The danger of taxis and the safety of homes

Two women were sexually assaulted in taxis last weekend in Nottingham. This has lead to the usual flurry of safety advice for women as well as the need to mention that the women were drunk. Here are the safety tips released by Nottinghamshire Police and news coverage:

http://www.nottinghamshire.police.uk/blog/2015-03-23/video-be-aware-your-personal-safety
http://www.bbc.co.uk/news/uk-england-nottinghamshire-32030068

This is a pretty standard response to rape. All women and girls grow up with similar tips that put all the responsibility of staying safe on us while boys grow up never being taught to respect women’s bodies. I was angry when I saw it but dismissed it as a fairly typical response from a police force with hardly a great track record in terms of victim blaming.

Then it got personal when my parents sat me down to tell me exactly how I need to stay safe. Don’t stay out too late, don’t take a taxi home, do not walk home alone – we’ll pick you up. No need to act too strong or independent, safety first. Don’t wait alone in the dark, take the longer, better lit route home.

My parents teaching me how to stay safe in the big bad world is ironic to say the least. The timing is specially painful. It’s been a particularly bad week following a bad few months triggered by what I can only describe as quite a special kind of torture. I recently spent a week staying in the same house as the man who sexually abused me, in the same room in which most of the abuse took place. This was after repeatedly telling my family that I was NOT comfortable in this setting, that I did not feel safe. It is true that my family does not know the extent of what I went through and maybe I am unfair – but surely knowing that some kind of abuse took place is enough? More relevant safety tips: do not put your daughter in the same room as the man who raped her, believe her when she says she is not safe.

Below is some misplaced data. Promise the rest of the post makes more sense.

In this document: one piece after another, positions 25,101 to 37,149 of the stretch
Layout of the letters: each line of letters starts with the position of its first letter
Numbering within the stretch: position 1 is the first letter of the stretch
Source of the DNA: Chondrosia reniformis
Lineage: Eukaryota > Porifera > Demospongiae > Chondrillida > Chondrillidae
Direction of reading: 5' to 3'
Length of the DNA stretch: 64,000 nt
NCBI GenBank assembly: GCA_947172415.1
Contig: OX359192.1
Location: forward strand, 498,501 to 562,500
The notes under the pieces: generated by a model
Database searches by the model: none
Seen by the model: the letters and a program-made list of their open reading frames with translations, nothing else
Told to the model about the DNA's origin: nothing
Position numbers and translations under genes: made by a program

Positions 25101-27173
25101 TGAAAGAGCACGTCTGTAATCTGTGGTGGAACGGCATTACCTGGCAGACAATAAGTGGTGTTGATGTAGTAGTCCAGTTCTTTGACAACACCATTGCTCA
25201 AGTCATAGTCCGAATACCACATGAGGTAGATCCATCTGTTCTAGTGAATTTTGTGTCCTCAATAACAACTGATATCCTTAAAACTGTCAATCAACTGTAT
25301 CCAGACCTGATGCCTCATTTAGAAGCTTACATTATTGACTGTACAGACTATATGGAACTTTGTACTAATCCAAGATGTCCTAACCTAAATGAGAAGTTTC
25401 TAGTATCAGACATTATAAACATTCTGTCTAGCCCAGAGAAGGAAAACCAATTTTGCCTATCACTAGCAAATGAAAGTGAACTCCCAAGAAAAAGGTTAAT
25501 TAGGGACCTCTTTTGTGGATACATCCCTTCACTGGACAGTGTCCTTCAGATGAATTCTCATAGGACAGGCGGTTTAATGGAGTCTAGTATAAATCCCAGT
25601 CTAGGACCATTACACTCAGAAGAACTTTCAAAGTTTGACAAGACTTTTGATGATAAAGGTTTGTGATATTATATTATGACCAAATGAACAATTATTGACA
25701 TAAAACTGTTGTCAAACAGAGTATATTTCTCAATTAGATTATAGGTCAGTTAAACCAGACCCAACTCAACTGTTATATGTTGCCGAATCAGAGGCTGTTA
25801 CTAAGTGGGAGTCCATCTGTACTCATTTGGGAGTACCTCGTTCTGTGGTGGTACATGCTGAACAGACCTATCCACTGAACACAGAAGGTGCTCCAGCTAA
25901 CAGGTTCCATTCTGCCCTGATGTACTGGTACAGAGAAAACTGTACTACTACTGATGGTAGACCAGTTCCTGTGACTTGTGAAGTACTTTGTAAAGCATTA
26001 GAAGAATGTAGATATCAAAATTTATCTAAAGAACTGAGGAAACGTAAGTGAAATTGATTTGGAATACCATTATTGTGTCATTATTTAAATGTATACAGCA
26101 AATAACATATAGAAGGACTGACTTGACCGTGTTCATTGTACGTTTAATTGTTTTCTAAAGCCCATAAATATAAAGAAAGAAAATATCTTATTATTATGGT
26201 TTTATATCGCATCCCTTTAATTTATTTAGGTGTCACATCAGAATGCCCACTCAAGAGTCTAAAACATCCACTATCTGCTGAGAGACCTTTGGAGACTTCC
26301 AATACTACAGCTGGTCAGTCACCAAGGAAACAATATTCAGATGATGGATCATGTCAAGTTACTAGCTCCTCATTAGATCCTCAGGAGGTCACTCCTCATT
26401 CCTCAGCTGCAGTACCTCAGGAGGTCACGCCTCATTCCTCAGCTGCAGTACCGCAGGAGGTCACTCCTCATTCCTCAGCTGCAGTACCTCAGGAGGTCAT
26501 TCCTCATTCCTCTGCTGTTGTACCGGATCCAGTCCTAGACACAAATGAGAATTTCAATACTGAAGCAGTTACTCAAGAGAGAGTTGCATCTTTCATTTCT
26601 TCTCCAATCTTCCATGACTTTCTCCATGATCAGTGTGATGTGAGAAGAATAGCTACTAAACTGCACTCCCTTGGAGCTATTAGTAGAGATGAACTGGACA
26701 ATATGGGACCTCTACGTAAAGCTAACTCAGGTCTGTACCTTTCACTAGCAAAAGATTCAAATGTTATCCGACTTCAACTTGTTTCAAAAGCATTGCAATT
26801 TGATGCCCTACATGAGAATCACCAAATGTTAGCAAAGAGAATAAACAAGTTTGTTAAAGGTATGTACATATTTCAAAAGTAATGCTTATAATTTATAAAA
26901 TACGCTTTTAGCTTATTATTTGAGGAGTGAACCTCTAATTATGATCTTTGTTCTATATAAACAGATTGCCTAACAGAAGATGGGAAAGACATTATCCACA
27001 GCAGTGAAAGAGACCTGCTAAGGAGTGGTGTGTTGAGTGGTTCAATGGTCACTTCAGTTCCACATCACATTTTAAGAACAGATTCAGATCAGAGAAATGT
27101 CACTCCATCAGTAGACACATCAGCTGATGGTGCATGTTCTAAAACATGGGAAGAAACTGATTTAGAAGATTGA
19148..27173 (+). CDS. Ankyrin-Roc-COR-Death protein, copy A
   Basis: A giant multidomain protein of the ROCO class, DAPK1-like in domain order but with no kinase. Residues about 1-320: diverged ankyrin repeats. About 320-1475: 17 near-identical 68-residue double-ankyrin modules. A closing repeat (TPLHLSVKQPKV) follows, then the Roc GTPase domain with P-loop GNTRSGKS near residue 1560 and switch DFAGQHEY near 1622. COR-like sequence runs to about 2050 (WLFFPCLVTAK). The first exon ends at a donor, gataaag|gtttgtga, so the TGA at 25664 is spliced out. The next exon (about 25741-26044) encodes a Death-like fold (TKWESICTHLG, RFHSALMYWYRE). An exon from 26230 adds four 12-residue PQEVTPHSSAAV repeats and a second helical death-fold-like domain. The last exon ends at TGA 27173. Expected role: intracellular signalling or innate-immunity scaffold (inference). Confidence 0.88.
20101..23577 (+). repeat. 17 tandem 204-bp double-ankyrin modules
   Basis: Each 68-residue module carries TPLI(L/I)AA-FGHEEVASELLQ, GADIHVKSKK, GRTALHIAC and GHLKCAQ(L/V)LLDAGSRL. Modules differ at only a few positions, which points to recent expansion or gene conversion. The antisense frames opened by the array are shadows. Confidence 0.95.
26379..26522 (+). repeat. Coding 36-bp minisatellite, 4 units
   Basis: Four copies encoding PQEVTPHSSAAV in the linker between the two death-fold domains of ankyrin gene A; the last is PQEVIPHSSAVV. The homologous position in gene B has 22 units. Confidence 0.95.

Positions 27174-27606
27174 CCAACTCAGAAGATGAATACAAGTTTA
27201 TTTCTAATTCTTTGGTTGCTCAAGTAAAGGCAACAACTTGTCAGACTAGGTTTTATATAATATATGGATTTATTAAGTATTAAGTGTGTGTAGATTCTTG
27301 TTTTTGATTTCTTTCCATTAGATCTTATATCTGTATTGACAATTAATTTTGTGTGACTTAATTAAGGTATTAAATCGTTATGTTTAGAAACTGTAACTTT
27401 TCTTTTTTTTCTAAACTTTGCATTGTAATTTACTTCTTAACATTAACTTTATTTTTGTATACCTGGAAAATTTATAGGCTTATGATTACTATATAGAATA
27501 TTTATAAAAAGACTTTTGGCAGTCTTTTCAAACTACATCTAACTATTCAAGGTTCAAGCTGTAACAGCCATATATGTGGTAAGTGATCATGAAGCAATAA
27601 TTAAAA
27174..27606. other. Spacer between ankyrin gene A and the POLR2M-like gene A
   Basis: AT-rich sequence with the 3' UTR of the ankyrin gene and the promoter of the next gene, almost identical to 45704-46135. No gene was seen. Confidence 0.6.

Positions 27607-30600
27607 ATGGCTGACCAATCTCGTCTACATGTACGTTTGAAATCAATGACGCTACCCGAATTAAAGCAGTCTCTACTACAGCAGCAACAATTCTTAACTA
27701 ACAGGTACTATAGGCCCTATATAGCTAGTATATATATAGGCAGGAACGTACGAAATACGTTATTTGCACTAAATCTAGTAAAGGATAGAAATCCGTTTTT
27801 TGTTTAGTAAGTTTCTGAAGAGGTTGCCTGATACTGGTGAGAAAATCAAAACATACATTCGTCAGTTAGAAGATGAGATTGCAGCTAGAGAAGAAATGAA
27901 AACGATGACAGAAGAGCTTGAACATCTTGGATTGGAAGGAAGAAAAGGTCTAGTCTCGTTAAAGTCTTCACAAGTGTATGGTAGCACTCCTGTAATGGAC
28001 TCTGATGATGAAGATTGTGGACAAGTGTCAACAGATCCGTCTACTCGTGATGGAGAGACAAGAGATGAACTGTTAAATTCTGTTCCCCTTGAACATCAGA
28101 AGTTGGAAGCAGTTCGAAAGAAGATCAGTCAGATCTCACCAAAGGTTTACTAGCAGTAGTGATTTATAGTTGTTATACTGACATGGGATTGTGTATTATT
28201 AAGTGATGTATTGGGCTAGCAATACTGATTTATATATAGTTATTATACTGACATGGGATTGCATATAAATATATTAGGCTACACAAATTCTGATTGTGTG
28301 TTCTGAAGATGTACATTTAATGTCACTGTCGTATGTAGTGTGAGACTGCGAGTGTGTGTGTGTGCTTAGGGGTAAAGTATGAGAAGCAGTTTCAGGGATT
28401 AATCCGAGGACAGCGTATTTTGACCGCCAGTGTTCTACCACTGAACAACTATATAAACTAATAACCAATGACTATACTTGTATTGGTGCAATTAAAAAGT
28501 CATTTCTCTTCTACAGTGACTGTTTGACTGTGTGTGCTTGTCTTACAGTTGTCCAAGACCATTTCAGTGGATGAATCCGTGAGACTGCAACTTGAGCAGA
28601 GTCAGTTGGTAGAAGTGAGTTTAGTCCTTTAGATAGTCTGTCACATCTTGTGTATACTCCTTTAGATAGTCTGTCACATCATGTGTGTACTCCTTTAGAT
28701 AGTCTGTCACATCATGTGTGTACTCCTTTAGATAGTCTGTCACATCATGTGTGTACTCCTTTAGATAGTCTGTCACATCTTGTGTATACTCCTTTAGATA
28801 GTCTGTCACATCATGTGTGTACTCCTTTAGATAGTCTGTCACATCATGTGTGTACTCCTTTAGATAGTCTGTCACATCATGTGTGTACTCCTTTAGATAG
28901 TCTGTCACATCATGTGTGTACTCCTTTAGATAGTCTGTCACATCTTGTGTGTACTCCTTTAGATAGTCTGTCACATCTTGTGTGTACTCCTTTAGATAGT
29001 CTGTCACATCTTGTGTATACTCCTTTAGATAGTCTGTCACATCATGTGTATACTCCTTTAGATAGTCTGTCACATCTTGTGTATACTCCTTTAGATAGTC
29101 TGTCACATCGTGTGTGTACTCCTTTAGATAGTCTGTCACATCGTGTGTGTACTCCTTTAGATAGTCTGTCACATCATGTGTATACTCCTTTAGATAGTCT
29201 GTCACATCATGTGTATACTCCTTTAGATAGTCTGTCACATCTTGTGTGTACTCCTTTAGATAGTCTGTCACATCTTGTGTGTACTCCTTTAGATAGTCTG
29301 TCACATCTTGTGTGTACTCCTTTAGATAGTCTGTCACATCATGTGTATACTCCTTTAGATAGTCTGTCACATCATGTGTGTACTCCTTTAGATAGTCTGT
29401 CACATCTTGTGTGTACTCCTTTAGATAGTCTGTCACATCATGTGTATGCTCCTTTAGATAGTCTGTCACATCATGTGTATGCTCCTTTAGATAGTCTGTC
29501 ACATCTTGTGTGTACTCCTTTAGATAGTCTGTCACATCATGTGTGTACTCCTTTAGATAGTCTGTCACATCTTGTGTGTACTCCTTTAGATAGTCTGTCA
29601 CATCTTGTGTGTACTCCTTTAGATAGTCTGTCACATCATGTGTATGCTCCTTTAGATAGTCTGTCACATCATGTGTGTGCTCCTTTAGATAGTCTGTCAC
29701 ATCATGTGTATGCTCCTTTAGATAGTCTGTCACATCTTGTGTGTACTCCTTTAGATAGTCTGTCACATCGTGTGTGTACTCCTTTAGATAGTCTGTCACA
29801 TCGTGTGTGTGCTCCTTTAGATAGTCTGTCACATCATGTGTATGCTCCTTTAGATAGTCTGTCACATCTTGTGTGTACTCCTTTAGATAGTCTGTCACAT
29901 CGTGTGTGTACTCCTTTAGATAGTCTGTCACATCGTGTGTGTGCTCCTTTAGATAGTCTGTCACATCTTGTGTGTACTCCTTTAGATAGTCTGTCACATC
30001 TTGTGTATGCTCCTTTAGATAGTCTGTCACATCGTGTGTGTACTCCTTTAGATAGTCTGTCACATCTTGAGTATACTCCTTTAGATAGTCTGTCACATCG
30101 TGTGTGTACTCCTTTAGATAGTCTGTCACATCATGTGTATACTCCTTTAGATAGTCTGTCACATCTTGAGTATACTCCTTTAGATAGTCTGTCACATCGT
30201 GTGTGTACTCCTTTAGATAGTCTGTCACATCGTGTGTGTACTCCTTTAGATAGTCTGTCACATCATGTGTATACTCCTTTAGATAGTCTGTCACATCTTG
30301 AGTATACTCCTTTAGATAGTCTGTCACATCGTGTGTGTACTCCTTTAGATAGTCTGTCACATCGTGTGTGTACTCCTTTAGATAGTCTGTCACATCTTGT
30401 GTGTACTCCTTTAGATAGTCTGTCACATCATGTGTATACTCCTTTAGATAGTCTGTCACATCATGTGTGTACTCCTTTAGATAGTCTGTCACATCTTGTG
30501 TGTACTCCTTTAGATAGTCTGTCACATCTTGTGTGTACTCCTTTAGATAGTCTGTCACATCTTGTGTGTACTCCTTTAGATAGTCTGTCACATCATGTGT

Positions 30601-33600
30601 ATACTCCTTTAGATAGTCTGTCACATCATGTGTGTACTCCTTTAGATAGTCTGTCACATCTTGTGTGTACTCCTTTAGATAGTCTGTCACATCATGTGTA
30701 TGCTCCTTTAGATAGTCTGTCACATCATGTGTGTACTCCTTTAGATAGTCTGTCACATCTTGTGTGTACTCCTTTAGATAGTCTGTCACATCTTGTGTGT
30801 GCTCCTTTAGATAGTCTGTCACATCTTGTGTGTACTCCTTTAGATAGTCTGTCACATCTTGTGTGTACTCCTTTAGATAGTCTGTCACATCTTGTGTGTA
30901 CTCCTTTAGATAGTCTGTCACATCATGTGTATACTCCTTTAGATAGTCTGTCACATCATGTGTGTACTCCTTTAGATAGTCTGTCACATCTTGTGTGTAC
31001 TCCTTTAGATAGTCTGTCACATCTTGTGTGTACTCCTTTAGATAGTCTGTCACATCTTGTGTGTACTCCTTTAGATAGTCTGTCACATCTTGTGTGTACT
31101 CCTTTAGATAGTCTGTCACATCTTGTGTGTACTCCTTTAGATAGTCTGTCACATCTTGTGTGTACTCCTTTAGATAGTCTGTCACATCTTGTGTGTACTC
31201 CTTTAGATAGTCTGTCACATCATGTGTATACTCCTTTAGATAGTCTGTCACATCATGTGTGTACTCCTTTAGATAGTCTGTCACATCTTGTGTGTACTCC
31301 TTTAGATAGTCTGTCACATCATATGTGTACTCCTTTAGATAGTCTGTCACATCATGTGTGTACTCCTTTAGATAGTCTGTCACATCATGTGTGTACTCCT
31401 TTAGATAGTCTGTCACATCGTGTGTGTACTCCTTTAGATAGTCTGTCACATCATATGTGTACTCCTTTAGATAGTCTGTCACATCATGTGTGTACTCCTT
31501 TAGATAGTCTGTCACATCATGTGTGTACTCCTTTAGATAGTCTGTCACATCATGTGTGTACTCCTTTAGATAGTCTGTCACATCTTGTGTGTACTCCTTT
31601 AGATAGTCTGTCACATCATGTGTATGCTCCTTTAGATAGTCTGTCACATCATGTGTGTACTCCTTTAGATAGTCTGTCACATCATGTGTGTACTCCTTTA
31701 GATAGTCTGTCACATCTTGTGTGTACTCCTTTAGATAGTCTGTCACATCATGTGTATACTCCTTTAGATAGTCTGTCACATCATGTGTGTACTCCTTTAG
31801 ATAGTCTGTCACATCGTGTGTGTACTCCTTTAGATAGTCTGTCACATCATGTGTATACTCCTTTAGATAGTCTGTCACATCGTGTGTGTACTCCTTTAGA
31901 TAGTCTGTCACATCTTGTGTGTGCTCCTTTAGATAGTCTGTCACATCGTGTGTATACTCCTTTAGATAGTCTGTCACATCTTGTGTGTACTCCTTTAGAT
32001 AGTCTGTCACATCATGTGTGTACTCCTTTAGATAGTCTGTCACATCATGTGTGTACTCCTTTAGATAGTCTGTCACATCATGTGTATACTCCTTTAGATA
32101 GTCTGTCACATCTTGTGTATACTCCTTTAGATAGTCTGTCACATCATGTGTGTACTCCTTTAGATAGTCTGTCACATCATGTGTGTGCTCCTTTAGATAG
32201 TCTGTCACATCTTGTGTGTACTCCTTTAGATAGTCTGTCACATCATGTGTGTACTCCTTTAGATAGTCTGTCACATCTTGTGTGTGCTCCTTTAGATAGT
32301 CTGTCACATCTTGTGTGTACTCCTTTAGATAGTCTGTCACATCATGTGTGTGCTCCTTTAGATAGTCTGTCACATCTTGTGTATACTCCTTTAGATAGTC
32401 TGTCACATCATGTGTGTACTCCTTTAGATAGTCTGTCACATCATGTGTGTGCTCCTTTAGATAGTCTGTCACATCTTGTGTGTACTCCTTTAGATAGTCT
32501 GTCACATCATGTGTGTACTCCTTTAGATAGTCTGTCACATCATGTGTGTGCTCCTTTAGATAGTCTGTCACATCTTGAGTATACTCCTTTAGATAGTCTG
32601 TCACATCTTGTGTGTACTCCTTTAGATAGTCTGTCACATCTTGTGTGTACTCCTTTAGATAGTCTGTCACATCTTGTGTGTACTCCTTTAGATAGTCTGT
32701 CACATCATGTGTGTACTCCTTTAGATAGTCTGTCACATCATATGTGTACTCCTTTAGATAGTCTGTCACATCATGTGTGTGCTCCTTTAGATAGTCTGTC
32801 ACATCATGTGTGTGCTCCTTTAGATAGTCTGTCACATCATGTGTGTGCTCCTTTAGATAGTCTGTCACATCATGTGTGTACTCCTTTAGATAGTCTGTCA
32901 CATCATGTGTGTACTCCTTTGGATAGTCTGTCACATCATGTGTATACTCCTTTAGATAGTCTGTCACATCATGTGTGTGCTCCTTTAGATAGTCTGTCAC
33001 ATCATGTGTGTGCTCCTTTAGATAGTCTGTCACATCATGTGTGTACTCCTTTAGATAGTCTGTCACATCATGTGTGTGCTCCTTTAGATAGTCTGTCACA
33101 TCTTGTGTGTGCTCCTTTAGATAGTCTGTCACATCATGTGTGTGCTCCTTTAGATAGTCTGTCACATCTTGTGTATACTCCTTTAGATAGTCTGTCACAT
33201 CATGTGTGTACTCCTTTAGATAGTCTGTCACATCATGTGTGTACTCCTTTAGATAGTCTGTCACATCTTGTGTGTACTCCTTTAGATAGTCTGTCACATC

I know I sound bitter. I AM bitter. I am angry. I am exhausted and so done with this bullshit. I spent years trying to build myself back up and create a life only to be knocked out again and at risk of losing it all. In this context, useless safety tips from the very people who placed me in this position are a slap in the face. Let me be clear though – my parents are not solely responsible for this. It is the victim blaming messages and rape myths ingrained in our society which make it possible for them to not listen to me when it comes to abuse within family but jump to protect me from strangers in alleyways and taxis.

I was not raped in a taxi in the middle of the night. I was not alone when I was raped. I was not raped by a stranger. I was abused by a family member at all times of the day and night, sometimes right next to other people. I learnt how to keep myself safe because I knew no one else would. I do not need safety tips on how to protect myself from strange men. As it is for most women, if you want to protect me, protect me from my family.

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